You've heard of these x2 &/or 56K modems on the market now - some of you even already have one.
There are 2 standards against which the newest modems are designed: x2 and 56K . In actuality neither standard has been approved and probably wont be until mid or late 1998. Trouble is - a recent merger between 3COM and USRobotics - the proposed standard is already being re-written! Stay tuned - this remains a BIG issue!
So - most manufacturers of modems designed to either standard will be offering free or near-free software patches to be downloaded and applied when this issue settles. Other companies will offer a 'free but for shipping costs' replacement of your current x2 or 56K modem.
However, when the higher modem speeds are enabled, you will get the higher throughput speeds in one direction only : downloading, that is, from a web site to you. Transmissions from your machine will go out at 33.6k .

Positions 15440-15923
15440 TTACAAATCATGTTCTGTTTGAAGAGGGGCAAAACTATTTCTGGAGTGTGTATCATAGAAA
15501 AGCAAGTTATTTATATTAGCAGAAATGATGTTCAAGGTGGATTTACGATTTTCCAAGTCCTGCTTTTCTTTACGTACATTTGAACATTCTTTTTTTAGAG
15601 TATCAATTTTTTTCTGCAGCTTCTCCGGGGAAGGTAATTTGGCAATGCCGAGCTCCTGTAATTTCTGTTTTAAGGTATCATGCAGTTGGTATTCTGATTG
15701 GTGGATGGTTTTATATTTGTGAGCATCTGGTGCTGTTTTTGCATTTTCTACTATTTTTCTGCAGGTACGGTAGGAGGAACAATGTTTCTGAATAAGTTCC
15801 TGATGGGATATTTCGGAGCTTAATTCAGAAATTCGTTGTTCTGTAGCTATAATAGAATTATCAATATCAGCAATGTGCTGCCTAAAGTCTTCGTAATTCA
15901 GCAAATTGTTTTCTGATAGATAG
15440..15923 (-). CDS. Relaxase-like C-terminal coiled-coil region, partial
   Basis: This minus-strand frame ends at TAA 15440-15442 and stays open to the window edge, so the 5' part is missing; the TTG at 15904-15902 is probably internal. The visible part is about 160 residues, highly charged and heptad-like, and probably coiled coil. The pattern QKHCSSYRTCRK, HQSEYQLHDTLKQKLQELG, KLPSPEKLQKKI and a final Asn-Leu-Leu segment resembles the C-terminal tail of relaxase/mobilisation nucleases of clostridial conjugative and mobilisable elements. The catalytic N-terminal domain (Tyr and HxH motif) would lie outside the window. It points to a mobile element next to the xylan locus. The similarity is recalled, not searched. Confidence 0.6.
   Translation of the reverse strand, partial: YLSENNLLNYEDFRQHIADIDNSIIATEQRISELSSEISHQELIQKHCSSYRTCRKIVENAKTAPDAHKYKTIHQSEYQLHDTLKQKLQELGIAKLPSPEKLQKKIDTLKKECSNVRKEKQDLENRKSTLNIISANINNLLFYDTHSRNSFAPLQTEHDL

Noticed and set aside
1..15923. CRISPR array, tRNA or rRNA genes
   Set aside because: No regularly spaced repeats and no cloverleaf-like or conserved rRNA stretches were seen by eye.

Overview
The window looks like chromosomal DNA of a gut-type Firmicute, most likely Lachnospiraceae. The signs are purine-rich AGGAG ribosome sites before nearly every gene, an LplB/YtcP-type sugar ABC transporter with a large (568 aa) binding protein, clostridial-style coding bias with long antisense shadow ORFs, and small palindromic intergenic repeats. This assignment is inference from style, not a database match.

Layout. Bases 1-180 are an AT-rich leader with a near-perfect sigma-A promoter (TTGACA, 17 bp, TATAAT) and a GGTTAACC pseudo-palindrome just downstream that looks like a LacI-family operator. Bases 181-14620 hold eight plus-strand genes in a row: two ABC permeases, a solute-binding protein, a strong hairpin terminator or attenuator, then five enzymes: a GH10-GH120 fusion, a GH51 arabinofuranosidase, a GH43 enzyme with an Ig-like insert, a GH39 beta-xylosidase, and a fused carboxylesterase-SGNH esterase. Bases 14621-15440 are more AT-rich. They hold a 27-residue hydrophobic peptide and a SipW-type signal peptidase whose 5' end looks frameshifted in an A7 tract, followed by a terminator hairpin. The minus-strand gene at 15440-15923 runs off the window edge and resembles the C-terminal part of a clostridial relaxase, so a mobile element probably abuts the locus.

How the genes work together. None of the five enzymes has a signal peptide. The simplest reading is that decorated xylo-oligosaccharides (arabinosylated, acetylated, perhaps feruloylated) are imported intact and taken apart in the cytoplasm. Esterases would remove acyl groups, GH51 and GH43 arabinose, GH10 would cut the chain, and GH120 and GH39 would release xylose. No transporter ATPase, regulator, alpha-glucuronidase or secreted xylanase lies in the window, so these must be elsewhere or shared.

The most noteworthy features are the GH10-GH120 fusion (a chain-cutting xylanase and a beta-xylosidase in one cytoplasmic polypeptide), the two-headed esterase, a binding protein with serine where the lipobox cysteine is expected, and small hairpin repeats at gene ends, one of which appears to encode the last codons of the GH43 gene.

Can New Mexico phone lines support 56K modems? No - NONE CAN. It is against federal law to transmit data over phone lines faster than 54k! In actuality, outside of test lab conditions, you wont see throughput over 44k !!!!!!! Perhaps this law will be dealt with next year?
You can look at the web site: http://x2.usr.com/connectnow/linetest.html to get directions on how to dial into the USRobotics bulletin-board to test your phone connection. I have already and was told:
"x2 is possible on this connection, but you are likely to experience reduced performance..."
say no more - this is New Mexico!
What was being tested by this act was (1) my physical phone line and (2) the equipment at my Internet Service Provider, RT66. Though that is the result, for me, right now, of this test - I wouldn't be at all surprised to see our local ISPs changing their hardware as the ratification of the 56K standard is settled next year.
Currently you can anticipate maximum throughput speeds of 1/10 of the rated speed of your modem: 28.8 -> 2.8 K/sec
33.6 -> 3.3 K/sec
With some software tweaks to Windows95 dial-up-networking settings I have consistently achieved a download throughput of 3.3 K/sec. I plan to stay with my 33.6 modem - for quite a while.
* source: PCMAG, Oct 21 1997, pg 100.